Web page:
Hi flyfishnick,
I am sorry to hear about your wife, but she fought a good battle and won the war.

I am pretty happy that my thread has gotten a lot of attention and the replies are very supportive and the experiences shared are very encouraging for me to continue this fight.

I wanted to give an update of what's going on so far. First thing first, my eGFR is now just dropped from 17% to 14% and although I am not showing the kidney failure signs yet, I am pretty sure my Nephrologist will order me to be prepared for PD dialysis. Although overall I am feeling well, I do feel sluggish at time and my body's battery won't charge until full anymore. And as if my plate is not already full. I was just recently diagnosed with Latent TB (Tuberculosis), I am not contagious but I have to take 4 months long treatment because I am a transplant patient. This basically push any potential transplant 4 months back and I don't know if my current kidney function can keep up.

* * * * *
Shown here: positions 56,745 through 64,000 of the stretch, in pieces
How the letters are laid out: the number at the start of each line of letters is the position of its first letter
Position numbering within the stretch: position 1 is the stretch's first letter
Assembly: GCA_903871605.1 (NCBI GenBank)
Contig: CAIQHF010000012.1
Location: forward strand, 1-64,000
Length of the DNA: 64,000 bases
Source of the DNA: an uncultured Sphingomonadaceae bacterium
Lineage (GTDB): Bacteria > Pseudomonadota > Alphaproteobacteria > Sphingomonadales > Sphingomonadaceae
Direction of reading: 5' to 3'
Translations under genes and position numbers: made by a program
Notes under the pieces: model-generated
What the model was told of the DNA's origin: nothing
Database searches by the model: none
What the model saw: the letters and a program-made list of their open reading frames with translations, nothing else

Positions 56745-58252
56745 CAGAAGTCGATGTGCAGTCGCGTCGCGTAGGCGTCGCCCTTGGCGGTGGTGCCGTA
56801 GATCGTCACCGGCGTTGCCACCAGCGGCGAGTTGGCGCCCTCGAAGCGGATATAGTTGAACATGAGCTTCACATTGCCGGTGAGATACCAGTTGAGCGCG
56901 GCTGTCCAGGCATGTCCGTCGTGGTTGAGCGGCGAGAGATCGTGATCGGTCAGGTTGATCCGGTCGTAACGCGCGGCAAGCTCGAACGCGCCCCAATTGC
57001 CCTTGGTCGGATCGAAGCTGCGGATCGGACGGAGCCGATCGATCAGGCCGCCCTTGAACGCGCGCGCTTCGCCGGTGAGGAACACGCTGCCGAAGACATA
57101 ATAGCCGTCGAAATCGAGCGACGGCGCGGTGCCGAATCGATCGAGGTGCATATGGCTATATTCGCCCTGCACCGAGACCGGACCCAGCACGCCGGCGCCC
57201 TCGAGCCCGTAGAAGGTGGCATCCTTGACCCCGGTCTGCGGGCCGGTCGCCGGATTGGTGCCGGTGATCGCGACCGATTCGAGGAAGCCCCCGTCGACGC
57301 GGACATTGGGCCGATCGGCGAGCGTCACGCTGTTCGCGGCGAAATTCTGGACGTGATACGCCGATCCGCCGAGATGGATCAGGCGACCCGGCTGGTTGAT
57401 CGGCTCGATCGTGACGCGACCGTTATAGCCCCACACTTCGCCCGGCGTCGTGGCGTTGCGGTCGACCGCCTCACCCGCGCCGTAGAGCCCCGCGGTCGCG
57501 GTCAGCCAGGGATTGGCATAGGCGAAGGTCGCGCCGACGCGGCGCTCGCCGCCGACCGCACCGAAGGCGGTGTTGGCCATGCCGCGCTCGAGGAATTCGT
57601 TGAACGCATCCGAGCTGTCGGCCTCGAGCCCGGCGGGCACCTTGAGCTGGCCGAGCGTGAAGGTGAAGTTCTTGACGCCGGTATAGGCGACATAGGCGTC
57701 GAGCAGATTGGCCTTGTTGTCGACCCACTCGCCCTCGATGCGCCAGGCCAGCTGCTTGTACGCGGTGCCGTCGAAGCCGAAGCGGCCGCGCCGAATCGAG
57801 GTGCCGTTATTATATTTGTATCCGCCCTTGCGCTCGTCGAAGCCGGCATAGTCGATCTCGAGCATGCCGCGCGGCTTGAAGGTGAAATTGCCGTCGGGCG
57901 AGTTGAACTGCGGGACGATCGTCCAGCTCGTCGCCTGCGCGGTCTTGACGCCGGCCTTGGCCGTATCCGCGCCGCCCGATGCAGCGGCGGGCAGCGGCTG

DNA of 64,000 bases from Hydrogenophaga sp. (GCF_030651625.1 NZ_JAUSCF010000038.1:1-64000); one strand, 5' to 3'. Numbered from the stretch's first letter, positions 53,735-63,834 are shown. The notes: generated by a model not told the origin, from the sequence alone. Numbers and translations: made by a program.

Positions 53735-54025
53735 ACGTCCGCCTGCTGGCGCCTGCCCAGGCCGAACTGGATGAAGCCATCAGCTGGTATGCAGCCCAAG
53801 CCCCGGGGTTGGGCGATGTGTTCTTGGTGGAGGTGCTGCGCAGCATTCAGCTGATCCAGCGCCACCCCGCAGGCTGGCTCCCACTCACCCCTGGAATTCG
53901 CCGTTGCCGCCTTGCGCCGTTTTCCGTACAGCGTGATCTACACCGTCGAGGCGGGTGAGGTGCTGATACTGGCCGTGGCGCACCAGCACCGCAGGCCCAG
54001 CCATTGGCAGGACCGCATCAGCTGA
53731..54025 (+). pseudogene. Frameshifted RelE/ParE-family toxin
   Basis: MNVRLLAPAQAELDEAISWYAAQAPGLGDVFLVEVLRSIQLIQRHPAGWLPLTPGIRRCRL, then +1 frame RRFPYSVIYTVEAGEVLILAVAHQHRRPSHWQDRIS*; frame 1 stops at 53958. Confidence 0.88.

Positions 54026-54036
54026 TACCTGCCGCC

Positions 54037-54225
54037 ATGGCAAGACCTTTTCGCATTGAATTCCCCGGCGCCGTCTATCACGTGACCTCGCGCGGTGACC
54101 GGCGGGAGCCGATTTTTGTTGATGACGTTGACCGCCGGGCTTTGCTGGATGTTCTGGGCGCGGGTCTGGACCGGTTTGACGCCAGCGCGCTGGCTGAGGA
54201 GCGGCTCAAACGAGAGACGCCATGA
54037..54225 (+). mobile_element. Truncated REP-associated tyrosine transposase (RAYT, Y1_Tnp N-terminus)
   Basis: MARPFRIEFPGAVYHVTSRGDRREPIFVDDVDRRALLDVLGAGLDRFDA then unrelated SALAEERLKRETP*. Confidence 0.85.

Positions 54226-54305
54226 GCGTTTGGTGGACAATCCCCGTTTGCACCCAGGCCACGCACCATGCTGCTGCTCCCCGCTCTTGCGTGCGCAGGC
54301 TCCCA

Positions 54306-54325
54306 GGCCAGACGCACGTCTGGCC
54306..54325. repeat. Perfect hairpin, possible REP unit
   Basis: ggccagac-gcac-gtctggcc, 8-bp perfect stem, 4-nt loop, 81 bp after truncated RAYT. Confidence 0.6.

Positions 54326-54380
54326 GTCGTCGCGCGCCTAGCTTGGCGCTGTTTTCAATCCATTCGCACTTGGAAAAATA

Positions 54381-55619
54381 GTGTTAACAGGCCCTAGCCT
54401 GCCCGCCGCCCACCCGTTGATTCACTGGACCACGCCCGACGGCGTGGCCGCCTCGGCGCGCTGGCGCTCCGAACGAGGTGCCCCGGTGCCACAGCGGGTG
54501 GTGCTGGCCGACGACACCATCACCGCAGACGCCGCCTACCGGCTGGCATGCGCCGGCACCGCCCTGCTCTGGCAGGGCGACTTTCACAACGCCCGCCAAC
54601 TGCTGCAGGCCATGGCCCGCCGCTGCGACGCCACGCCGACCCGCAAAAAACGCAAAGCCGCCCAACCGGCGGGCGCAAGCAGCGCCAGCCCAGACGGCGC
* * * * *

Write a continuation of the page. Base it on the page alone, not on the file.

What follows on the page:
I've got 14 people contacted me. 7 of them never to be heard, another 6 didn't pass the questionnaire test, and 1 is in the next process. Hopefully she is a match. If she does, we are looking at December or January 2021 Minnesota winter's transplant. It is that difficult to find the right donor who is healthy enough. But I know that Mayo Clinic is very strict to protect not only the recipient but also the donor and I won't expect anything less than that. I am amazed with such supports from strangers in Southern California, Minnesota and Wisconsin who completed the questionnaire for me. Their backgrounds are an former US Army Captain, a retired school painter, a Chopper motor cycle rider, 2 house moms, and a wife who is taking care of her sick husband and at the same time rescuing German Sheppard.